Geoscientists at The University of Texas at Dallas recently used massive amounts of earthquake data and supercomputers to generate high-resolution, 3D images of the dynamic geological processes taking place far below the Earth's surface.
In a study published April 29 in Nature Communications, the UT Dallas research team described how it created images of mantle flows in a subduction region under Central America and the Caribbean Sea using a computationally intensive technique called a full waveform inversion (FWI).
University of Texas at Dallas geoscientists used earthquake data and a computationally intensive technique called a full waveform inversion to create 3D images of the geometry of subducting slabs (green bodies) and induced mantle flows (yellow arrows) under Central America and the Caribbean Sea at a depth of 500 kilometers.
Credit: University of Texas at Dallas
"This is the first comprehensive seismic study to directly image 3D mantle flow fields in actual subduction environments using advanced FWI technology," said Dr. Hejun Zhu, corresponding author of the study and assistant professor of geosciences in the School of Natural Sciences and Mathematics.
Dr. Jidong Yang, who earned his PhD in geosciences from UT Dallas in May, and Dr. Robert Stern, professor of geosciences, are the study's co-authors.
A Dynamic Earth
Between the relatively thin layer of the Earth's crust and its inner core lies the thickest part of the planet, the mantle. Over short time periods, the mantle can be considered solid rock, but on the geological time scale of millions of years, the mantle flows like a viscous fluid.
Earth's crust is broken into pieces called tectonic plates. These plates move across and into the mantle very slowly -- about as fast as fingernails grow. At regions called subduction zones, one plate descends under another into the mantle.
"The sinking of oceanic plates into the Earth's mantle at subduction zones is what causes the Earth's tectonic plates to move and is one of the most important processes taking place in our planet," Zhu said.
"Subduction zones are also the source of many natural hazards, such as earthquakes, volcanoes and tsunamis. But the pattern of mantle flow and deformation around descending plates is still poorly understood. The information our techniques yield is crucial for understanding our dynamic planet."
Zhu and his colleagues tackled the problem using a geophysical measurement called seismic anisotropy, which measures the difference in how fast mechanical waves generated by earthquakes travel in different directions inside the Earth. Seismic anisotropy can reveal how the mantle moves around the subducting plate. Similar technology is also used by the energy industry to locate oil and gas resources.
"When a diver dives into water, the water separates, and that separation in turn affects the way the water moves around the swimmer," Zhu said. "It's similar with oceanic plates: When they dive into hot mantle, that action induces mantle separation and flow around the plates."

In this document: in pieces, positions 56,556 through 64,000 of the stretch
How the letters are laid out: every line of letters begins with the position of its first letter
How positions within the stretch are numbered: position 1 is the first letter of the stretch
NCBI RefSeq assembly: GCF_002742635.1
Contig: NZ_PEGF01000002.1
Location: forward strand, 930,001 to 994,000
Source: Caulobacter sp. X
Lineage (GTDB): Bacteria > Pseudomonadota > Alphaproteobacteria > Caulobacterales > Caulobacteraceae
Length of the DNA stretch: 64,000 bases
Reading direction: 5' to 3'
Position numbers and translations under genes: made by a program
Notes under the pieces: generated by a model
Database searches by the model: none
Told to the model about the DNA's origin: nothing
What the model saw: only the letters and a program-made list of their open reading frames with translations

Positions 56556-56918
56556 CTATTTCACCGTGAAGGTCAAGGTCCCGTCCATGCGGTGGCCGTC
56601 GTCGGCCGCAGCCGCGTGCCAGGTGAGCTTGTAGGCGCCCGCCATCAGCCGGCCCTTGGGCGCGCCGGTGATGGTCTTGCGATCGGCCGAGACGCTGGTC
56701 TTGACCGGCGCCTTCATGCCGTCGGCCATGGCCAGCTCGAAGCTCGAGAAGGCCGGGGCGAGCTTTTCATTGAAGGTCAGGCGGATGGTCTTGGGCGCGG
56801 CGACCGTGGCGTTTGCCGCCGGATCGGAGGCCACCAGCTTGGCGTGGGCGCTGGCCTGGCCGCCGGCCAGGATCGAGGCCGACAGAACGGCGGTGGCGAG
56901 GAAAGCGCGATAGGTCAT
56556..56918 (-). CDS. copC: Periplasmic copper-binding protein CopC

The research team created the images using high-fidelity data recorded over a 10-year period from 180 earthquakes by some 4,500 seismic stations located in a grid across the U.S. The numerical calculations for the FWI algorithm were performed on the high-performance computing clusters at the National Science Foundation (NSF)-supported Texas Advanced Computing Center at UT Austin, as well as on supercomputers at UT Dallas.
"Previously we couldn't 'see' under the Earth's surface, but by using this technology and this very wonderful data set, we are able to delineate the 3D distribution of various seismic phenomena and tell at what depths they are occurring," Zhu said.
Gone to Pieces
The images confirmed that the plates in the study region are not large, solid pieces but rather are fragmented into smaller slabs.
"This looks different from the textbook depictions of tectonic plates coming together, with one solid piece of oceanic plate descending under another solid piece," Zhu said. "Some researchers have hypothesized that this fragmentation occurs, and our imaging and modeling provides evidence that supports that view."
Zhu's 3D model shows complex mantle flow patterns around a number of descending fragments and in the gaps between slabs. Such chunky, fragmented pieces are seen in regions throughout the world, Zhu said.
In the northwestern U.S., for example, the Juan de Fuca Plate is also fragmented into two pieces where it descends under the North American Plate in the Cascadia subduction zone, an area where strong earthquakes have occurred over the centuries.
"We know that most earthquakes happen at the interface between a slab and the mantle. If there is a gap between these fragments, what's called a window region, you wouldn't expect earthquakes there," Zhu said. "If you look at the earthquake distribution along the Cascadia subduction zone, there is a span where you do not have earthquakes. That is probably a region where there is a gap in the subducting oceanic plate.
"The Middle America Trench that we studied has its own unique, dynamic properties. In the future, we plan to shift our attention to other subduction zones, including the Kermadec-Tonga subduction zone in the region of the Australian and Pacific plates."
The research was funded by a grant to Zhu from the NSF's Division of Earth Sciences.
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